On Thursday 10th of December 2020, the LC District project arranged the third study visit as a learning programme in Småland and islands region in Sweden. The study visit welcomed 43 participants, including project partners and their stakeholders from Spain, Czech Republic, Italy, and Croatia. To prevent the spread of Covid-19, the study visit was held remotely in real time using digital technologies. The study visit began with an overview of the energy situation in Sweden. Later, three best practices were presented that contribute to the achievement of national energy and climate targets.
The first good practice presentation included a large scale, real life demonstration of promising technologies used for renovating residential buildings. It was presented by Martin Skoglund, the energy expert at Växjöbostäder, a public housing company, owned by Växjö Municipality. The exploitation of energy efficiency measures allowed reducing the total energy consumption of the residential buildings by 47.5% (from 160 kWh/m2 to 84 kWh/m2).
The second good practice was Växjö’s new municipal and station house, presented by Fredrik Lindblad, the head of the business and marketing department at Växjö Municipality. The municipal and station house was built using wood and glass, reflecting the long tradition of the region in using wood for constructing new buildings. The sloping roof was selected for reducing the total area of the building’s envelope, thereby reducing energy loss and cut the use of building materials and waste. In addition, the municipal and station house was equipped with an on-site integrated ground source heat pump and photovoltaic solar system. Due to its excellent performance, the second good practice achieved the gold level in Swedish Environmental Certification. The Swedish Environmental Certification is a tool for evaluating the energy and environmental performance of buildings during their lifetime.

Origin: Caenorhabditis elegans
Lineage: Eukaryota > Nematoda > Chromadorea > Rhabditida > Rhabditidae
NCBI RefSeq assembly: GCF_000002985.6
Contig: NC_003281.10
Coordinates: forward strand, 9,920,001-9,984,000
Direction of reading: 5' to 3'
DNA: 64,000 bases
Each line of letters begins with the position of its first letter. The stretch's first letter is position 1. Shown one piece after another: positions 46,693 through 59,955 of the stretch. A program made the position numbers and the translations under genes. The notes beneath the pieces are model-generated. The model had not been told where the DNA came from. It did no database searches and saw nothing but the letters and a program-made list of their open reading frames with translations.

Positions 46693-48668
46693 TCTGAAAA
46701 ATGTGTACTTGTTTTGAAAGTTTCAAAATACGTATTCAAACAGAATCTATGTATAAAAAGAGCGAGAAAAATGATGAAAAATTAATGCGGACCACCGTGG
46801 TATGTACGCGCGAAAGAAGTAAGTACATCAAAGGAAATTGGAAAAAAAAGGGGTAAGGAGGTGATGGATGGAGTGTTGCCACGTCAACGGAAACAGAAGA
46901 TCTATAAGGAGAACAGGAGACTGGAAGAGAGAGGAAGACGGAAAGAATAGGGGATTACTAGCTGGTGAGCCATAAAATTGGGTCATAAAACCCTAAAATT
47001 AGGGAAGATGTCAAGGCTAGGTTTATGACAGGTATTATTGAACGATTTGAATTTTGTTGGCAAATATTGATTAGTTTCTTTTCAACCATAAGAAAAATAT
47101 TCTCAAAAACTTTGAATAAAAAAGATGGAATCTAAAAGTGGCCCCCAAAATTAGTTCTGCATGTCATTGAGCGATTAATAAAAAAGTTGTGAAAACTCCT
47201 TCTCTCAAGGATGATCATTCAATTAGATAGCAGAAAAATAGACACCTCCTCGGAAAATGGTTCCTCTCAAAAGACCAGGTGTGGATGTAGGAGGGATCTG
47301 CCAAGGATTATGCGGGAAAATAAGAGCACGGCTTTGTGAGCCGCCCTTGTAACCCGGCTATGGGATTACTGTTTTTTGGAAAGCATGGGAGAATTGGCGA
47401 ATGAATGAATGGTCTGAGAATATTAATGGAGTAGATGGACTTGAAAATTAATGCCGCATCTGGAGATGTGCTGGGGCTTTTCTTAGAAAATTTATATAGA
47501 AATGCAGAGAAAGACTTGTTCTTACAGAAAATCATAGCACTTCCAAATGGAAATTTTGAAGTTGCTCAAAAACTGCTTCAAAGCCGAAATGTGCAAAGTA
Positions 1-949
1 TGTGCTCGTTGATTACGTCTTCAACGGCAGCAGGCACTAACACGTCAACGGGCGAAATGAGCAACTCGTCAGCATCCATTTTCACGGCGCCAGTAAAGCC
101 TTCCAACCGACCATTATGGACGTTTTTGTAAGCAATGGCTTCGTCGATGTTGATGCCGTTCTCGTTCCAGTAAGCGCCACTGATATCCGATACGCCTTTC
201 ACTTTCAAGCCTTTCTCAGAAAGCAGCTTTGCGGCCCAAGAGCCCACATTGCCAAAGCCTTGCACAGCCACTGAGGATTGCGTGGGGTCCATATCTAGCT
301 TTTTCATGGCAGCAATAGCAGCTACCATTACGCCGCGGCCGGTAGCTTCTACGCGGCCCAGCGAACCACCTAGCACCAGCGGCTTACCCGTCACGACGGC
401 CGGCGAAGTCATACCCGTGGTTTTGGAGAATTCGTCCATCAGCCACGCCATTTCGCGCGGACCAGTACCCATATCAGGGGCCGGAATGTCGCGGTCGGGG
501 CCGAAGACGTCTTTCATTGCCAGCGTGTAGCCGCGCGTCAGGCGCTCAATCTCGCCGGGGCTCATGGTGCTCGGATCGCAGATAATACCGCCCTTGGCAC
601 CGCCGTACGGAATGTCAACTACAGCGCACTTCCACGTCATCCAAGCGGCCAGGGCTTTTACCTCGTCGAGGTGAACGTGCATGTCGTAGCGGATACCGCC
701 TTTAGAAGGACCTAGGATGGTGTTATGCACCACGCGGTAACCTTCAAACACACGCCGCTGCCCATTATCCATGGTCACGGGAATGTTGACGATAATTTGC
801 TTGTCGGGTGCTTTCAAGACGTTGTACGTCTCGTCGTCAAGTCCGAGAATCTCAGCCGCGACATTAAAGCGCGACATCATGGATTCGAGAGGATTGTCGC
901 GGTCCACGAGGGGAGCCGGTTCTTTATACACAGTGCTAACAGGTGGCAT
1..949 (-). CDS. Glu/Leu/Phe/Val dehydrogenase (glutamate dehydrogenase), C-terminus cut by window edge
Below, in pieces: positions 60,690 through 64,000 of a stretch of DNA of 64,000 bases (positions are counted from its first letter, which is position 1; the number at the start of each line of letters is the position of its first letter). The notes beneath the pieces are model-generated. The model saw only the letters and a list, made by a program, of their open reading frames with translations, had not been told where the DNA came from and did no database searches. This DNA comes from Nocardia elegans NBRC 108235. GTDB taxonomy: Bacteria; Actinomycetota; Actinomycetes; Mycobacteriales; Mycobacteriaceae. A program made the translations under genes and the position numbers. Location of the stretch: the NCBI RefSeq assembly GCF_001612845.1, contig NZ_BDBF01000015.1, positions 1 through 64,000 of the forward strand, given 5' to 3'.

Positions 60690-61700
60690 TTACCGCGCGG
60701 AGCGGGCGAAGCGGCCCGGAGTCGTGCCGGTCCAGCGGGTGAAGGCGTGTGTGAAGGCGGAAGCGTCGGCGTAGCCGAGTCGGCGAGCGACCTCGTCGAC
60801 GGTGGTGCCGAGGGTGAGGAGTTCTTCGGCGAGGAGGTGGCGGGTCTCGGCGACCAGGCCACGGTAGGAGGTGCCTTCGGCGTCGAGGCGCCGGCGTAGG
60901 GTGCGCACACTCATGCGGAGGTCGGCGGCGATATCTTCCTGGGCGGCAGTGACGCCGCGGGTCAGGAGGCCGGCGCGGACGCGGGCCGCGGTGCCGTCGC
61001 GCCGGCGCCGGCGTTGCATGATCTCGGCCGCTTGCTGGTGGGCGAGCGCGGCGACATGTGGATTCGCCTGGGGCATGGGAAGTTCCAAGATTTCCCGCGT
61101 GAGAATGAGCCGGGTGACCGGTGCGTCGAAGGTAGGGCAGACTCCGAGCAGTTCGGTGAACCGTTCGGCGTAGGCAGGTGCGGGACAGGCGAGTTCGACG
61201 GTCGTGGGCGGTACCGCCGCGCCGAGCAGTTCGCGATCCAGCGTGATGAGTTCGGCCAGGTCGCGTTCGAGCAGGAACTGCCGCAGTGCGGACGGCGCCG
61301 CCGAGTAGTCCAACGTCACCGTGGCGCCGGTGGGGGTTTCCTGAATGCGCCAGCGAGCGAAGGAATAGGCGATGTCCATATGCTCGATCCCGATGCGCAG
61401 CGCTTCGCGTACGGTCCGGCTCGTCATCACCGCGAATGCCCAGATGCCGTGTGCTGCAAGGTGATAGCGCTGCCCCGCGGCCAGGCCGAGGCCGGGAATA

The third good practice was a series of passive detached houses, which were built in Öland, the second largest island in Kalmar Municipality. The total energy consumption of passive houses in Sweden must be most at most 26 [kWh/m2]. It was presented by Elaheh Jalilzadehazhari, a postdoctoral fellow at Linnaeus University. The detached houses were built using local materials, such as wood and limestone to avoid transporting construction materials to Öland. Using limestone on facades reduced the maintenance costs when comparing with traditional wooden facades in Sweden. An interview with a real estate agent showed that wood along with limestone mirror the traditional and local architectural style in Öland and create a sense of welcoming. In addition, the detached houses were equipped with an integrated ground source heat pump and mechanical ventilation system to improve the energy performance of the houses.
Furthermore, Elaheh Jalilzadehazhari presented a decision-making method, developed at Linnaeus University. The decision-making method allows one to i) develop a series of design alternatives for constructing a new building or renovating an existing one, ii) compare the performance of the design alternatives with respect to energy consumption, life-cycle cost, and indoor comfort, and iii) select the best design alternative by including stakeholders’ various preferences.
Despite the very varied and busy study visit agenda, the participants had the opportunity to ask additional questions and a very interesting discussion arose.